Source: Mactech
stressconsole3

Bring power to the picnic

Feb. 8, 2024
System integrator QDS uses Wi-Fi and 5G to help Mactech develop mobile power station for heat treating pipe welds

If it’s not lightning or static, electricity itself can’t easily travel through the air. However, wireless can certainly help equipment deliver power more effectively. For instance, system integrator QDS, in Baton Rouge, La., recently collaborated with Mactech Inc. in Red Wing, Minn., to help develop its Stresstech mobile power station for heat treating pipe welds.

“Whatever the method or buzzword—wireless, mobility or edge computing—it’s all about getting process data closer to users, and doing it faster and more efficiently,” says Jeffery Francis, system engineer at QDS, which is a certified member of the Control System Integrators Association (CSIA). “Where we traditionally used hardwiring and PLCs, we’re now doing more wireless networking with seamless technologies that aren’t centralized.”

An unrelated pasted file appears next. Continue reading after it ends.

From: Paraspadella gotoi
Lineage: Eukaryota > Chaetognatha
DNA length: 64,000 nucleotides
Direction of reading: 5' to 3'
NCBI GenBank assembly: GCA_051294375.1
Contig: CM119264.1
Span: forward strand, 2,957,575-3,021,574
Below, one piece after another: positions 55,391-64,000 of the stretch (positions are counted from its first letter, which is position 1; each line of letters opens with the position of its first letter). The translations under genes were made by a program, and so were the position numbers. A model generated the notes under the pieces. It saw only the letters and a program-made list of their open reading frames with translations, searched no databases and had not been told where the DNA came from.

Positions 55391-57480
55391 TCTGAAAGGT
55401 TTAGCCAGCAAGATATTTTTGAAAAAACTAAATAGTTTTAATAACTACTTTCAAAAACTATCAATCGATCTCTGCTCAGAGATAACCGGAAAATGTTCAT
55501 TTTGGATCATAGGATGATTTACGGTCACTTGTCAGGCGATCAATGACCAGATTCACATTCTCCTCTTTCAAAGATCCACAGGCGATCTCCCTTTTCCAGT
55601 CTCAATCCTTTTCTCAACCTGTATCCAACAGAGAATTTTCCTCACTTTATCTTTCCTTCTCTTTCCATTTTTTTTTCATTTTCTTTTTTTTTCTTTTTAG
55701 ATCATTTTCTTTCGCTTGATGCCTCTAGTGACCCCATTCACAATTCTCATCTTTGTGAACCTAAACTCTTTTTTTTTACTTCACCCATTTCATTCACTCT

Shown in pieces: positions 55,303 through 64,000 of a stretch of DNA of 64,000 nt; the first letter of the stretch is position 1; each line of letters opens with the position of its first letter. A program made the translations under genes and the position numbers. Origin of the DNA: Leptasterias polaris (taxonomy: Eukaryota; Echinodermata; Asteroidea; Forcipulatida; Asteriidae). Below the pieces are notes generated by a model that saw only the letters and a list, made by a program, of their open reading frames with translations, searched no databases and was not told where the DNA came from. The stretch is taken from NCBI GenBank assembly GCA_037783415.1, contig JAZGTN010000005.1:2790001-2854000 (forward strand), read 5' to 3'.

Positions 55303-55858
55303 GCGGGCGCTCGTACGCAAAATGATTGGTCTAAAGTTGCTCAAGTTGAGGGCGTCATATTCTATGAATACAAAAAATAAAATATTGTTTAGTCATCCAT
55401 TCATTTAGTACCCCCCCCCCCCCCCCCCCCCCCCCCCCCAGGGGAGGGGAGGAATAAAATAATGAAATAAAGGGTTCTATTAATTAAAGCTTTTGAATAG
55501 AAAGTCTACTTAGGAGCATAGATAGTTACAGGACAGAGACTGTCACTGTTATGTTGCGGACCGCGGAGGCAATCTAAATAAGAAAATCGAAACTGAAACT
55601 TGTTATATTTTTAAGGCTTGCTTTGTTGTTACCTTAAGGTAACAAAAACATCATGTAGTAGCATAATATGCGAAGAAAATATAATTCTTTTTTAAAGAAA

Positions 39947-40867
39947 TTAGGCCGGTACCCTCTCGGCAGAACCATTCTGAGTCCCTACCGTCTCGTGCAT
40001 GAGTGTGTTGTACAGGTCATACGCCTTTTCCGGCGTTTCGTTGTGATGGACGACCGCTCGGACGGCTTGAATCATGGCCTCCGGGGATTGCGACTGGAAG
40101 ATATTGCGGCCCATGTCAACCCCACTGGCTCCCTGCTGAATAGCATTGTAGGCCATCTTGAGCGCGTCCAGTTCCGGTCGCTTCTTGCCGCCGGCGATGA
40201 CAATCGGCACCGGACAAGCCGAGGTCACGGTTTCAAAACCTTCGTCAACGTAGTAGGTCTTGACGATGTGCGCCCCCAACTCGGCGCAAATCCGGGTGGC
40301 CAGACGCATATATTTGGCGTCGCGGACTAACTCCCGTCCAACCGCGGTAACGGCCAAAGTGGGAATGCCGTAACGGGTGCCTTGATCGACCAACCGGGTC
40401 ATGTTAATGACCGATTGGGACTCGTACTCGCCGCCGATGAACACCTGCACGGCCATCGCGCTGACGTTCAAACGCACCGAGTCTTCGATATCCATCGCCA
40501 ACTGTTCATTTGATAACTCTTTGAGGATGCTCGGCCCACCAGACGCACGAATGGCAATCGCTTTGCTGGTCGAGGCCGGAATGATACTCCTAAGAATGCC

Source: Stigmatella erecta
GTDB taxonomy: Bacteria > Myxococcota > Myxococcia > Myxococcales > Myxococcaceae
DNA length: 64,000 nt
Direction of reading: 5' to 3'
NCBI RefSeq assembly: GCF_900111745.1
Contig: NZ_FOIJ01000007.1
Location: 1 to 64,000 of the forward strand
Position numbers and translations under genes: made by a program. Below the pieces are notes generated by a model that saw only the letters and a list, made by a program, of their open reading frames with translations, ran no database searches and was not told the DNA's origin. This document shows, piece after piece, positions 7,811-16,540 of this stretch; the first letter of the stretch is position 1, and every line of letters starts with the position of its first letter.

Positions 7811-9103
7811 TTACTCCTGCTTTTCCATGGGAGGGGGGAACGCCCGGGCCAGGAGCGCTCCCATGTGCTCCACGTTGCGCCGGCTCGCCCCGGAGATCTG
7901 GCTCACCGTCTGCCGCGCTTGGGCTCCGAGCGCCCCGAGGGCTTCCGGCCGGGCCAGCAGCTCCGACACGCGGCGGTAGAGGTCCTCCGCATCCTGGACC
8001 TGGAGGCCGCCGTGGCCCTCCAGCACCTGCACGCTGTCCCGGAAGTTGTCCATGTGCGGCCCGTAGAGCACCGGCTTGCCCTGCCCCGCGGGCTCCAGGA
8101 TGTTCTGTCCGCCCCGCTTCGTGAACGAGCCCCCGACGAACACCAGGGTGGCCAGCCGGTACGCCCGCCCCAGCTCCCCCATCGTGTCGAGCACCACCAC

This device has a series of power ports for insulating blankets, which are wrapped around newly welded pipes for two to four hours to even out their welds. To monitor the power stations, which need to be close to welds where operators may not be able to go, QDS integrated a Micro820 PLC into the power station, and networked it with a Pepwave Wi-Fi and 5G router from Peplink, which uses EtherNet/IP protocol, and can identify other devices on a network.

“I developed an HMI application with Aveva Edge, which was formerly InduSoft Web Studio SCADA software running on a laptop. The PLC and router integrated into the Stresstech station lets users monitor and control the entire process using the laptop from anywhere with an Internet connection,” explains Francis. “Pepwave easily establishes a virtual private network (VPN) linked to a centrally located, hardware-based VPN, which also lets users secure any device, such as the welding machine or other proprietary equipment it’s connected to.”

Mactech initially had 32 Stresstech units running at a site in West Virginia, sent four to a pipeline in Australia, and deployed another two in Texas. The PLCs and routers QDS integrated let Mactech and its users monitor their mobile power stations, but they can also remotely control setpoints to complete time goals for particular welds and situations, which improves productivity and ease of use. A total of 20 are presently operating in various locations.

About the Author

Jim Montague | Executive Editor

Jim Montague is executive editor of Control.